Good poetry can show intricacies of meaning and feeling easily lost. This is why I trust the vision of poets and consider good poetry as mindfulness.
The Zen teacher Katherine Thanas in a book which was published not long after she passed a few years ago, wrote:
I have come to realize that our work is to love the world just as it is.
The work she is talking about is our simple meditation practice.
I admit this statement didn’t land well. Can she be serious? Is this some New Agey speak sneaking into Zen Buddhism?
I took a peek at the world a few minutes through a news app on my phone, and all I saw was racial conflict, seemingly intractable culture wars, to say nothing of the blood and guts war in Europe and ongoing armed conflicts all over this globe.
I can see accepting the world with the aid of mindfulness practice, but even that seems challenging.
But to love the world as it is?
The world that Zen teacher Thanas asks us to look at is not just the world we encounter in the news, but, as she writes:
the actual life we have—our habits of mind, our desires, our disappointments, our fears, our embarrassments.
If we are quiet and honest, something like humility can arise from our mindfulness practice, allowing us to shed reactive, ego-driven resistance. This is when we catch a glimpse of life as it is, freed from our distortions and wishful thinking.
Thich Nhat Hanh often wrote that our ideas of happiness, of how things should be for us to be happy, get in the way of seeing the sources of happiness already here.
Sitting quietly, with mindfulness and humility, reveals this already present contentment.
The Chinese Zen master Wumen (1183-1260) wrote:
Ten thousand flowers in spring, the moon in autumn,
a cool breeze in summer, snow in winter.
If your mind isn’t clouded by unnecessary things,
this is the best season of your life.
With gentle mindful awareness of the most ordinary details in our daily routines, we familiarize ourselves with the richness of the present moment.
As Thoreu wrote in Walden:
There were times when I could not afford to sacrifice the bloom of the present moment to any work, whether of the head or hands.
Rather than waste our time on dead moments of the past or on abstract thoughts of the future, let’s attend to the details of the matter at hand: opening the cabinet where the teas are, deciding on green or black, then carefully measuring just the right amount into a favorite mug, and waiting for the water to boil.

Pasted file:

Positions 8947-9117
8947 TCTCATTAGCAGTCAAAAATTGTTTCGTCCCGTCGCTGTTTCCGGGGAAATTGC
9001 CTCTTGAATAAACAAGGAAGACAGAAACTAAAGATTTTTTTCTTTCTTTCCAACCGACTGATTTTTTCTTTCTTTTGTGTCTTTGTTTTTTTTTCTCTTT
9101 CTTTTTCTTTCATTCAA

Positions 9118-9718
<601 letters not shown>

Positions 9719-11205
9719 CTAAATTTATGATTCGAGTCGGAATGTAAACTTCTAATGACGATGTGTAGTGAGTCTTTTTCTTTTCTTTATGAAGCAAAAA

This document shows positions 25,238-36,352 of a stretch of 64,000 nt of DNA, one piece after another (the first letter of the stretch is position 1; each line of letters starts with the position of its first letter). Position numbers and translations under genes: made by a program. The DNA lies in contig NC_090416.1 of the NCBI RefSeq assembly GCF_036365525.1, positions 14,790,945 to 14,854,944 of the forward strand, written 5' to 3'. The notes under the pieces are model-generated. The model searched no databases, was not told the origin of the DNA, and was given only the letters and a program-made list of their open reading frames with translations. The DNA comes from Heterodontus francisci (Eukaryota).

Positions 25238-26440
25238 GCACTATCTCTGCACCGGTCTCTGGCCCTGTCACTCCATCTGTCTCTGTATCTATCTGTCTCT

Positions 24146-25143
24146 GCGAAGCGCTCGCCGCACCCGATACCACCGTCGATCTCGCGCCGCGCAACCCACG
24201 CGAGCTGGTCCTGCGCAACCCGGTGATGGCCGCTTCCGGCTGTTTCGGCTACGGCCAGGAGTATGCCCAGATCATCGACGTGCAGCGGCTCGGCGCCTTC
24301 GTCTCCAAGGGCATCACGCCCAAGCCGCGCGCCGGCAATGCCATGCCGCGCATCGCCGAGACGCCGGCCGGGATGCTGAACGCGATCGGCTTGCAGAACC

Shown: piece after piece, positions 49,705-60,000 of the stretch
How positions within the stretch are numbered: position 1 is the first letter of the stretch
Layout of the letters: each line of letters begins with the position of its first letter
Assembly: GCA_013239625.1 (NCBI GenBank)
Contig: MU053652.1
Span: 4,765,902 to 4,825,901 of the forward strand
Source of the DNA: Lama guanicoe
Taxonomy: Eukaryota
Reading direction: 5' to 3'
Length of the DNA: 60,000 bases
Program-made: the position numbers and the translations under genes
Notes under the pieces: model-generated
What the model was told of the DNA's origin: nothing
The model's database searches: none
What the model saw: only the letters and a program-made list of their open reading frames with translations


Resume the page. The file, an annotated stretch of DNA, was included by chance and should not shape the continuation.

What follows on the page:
Good poetry can show intricacies of meaning and feeling easily lost.
This is why I trust the vision of poets and consider good poetry as mindfulness.
Ted Kooser’s Splitting an Order
Take the poem below, the title poem of Ted Kooser’s collection Splitting an Order (2014). It takes place in a diner, with the poet watching an old man cutting a sandwich into two equal parts, one for himself, the other, for his wife.
I like to watch an old man cutting a sandwich in half,
maybe an ordinary cold roast beef on whole wheat bread,
no pickles or onion, keeping his shaky hands steady
by placing his forearms firm on the edge of the table
and using both hands, the left to hold the sandwich in place,
and the right to cut it surely, corner to corner,
observing his progress through glasses that moments before
he wiped with his napkin, and then to see him lift half
onto the extra plate that he asked the server to bring,
and then to wait, offering the plate to his wife
while she slowly unrolls her napkin and places her spoon,
her knife, and her fork in their proper places,
then smooths the starched white napkin over her knees
and meets his eyes and holds out both old hands to him.
The poem unfolds as a single graceful sentence. And it reveals a piece of the world with such care and warmth, radiating the message that everything belongs, even the most common moments, as when his wife:
slowly unrolls her napkin and places her spoon, her knife, and her fork in their proper places.
I’m not sure I can bring myself to loving the world as it is conceptually or abstractly, but I can bring my full attention to this sip of tea and this clicking of the keys as I type this.
This I can do. This small slice of life, yes, this I can love.
I guess this is where we start.
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